Medscape is available in 5 Language Editions – Choose your Edition here.


Familial Dysautonomia Treatment & Management

  • Author: Robert A D'Amico, MD, FACS; Chief Editor: Hampton Roy, Sr, MD  more...
Updated: Jan 05, 2016

Medical Care

The disease cannot be arrested, and ongoing systemic and ocular therapy is directed toward the specific problems encountered.[19, 20] Dehydration due to excessive sweating and drooling is exacerbated by poor fluid intake and fever associated with aspiration pneumonia. Gastrostomy and fundal plication allow improved nutrition and reduction of pneumonia episodes. Pulmonary hygiene by bronchodilation, postural drainage, and suction of tracheal secretions is also important.

Because of insensitivity to hypoxia and hypercapnia, and poor coordination of breathing with a tendency to hypoventilate during sleep, patients may be advised to use noninvasive assisted ventilation during sleep. These positive pressure systems may threaten corneal integrity, as an ill-fitting mask can allow airflow to further dry the eye.

Central agents, such as benzodiazepines and clonidine, are used to ameliorate the vomiting, hypertension, and general agitation associated with the dysautonomic crisis. Blood pressure management is complex, as fludrocortisone and midodrine are used to combat orthostatic hypotension,[20] while benzodiazepines, clonidine, and calcium channel blockers are used in conjunction with positioning to treat supine hypertension.

General dehydration

General dehydration is probably the most overlooked factor in the development of corneal complications in dysautonomia.

It may be subclinical and may be combined with a low-grade systemic infection.

Ensure adequate hydration not only during crisis episodes but also in apparently stable periods.

Adequate hydration has been better achieved since the introduction of gastrostomy and fundal plication.

Environmental dryness

Consider the dryness of the environment.

Corneal drying may occur during car travel with an open window, direct air current from a fan, home hot air heating, or exposure to the dry air of an airplane cabin.

Even the steady air current from an oxygen mask or nasal cannula blowing upward toward the eye may accentuate dryness and increase the risk of corneal epithelial breakdown.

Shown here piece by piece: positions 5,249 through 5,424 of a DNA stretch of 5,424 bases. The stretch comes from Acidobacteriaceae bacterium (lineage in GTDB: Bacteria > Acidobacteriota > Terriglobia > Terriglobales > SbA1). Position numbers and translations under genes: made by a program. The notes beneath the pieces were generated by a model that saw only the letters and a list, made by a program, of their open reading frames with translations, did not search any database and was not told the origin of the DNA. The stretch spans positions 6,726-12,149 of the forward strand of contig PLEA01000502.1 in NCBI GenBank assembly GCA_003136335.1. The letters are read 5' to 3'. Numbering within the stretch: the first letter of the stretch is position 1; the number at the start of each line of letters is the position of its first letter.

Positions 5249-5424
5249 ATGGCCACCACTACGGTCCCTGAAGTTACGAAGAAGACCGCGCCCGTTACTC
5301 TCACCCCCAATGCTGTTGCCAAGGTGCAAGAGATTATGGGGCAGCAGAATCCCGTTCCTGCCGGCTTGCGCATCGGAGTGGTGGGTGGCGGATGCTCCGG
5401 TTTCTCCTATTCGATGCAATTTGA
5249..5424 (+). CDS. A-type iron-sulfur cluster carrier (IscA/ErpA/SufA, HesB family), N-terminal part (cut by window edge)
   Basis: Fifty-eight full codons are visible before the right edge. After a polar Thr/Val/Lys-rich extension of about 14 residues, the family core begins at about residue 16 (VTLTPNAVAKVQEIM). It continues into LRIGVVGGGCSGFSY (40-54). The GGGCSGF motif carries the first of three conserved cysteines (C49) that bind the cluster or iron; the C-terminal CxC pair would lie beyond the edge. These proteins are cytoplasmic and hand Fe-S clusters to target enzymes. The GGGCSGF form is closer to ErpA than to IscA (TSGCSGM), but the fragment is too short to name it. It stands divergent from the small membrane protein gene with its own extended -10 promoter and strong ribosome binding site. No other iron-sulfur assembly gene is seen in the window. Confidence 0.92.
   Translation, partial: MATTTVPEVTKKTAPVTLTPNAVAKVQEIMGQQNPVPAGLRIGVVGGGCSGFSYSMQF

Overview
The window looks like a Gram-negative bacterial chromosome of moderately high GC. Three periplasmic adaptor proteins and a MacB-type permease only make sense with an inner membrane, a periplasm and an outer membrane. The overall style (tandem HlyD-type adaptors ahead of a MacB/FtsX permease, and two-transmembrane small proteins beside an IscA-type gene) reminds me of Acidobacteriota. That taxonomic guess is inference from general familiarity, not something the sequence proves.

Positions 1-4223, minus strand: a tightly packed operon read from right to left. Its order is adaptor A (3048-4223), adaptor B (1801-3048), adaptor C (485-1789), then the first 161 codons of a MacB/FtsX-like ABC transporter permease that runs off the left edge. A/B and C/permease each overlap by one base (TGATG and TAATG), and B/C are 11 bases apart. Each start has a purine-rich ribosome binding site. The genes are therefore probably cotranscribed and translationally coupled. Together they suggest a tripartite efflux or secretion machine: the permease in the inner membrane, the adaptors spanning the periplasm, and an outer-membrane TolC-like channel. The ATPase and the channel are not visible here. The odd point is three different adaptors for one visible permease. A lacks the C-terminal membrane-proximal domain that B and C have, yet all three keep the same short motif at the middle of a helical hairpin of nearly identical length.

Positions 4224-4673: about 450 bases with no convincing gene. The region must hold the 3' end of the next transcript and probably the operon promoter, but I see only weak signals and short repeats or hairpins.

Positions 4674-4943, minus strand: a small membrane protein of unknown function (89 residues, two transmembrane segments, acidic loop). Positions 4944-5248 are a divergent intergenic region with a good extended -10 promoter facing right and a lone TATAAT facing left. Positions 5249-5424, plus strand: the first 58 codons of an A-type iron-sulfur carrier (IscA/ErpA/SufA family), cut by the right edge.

Corneal anesthesia

The decrease in blink rate noted with corneal anesthesia also accentuates the drying.

Mueller muscle contraction

During crisis episodes, the catecholamine surge causes a sustained contraction of Mueller muscle with eyelid retraction causing increased corneal exposure and drying.

Tear substitute therapy

As in any dry eye condition, the regular use of a tear substitute is important in maintaining the integrity of the corneal and mucous membrane surfaces, thereby reducing the incidence of surface inflammation and infection.

The lubricating and irrigating effect of frequent instillations may be achieved with any of the many over-the-counter products available, although a longer surface coating is obtained with the more viscous products. These more viscous products usually contain a cellulose base of 0.5-1% concentrations. Hydroxypropyl cellulose is also available in 5-mg rods (Lacrisert, Merck) that may be placed in the lower cul-de-sac, where they slowly dissolve, thickening and stabilizing the precorneal tear film. However, the decreased blink rate may interfere with the uniform dissolution of the cellulose rod, resulting in a ”clumping” effect.

Fortifying tear supplements with sodium hyaluronate prolong corneal surface coating, increasing tear break-up time; such products are now commercially available outside of the United States.[27]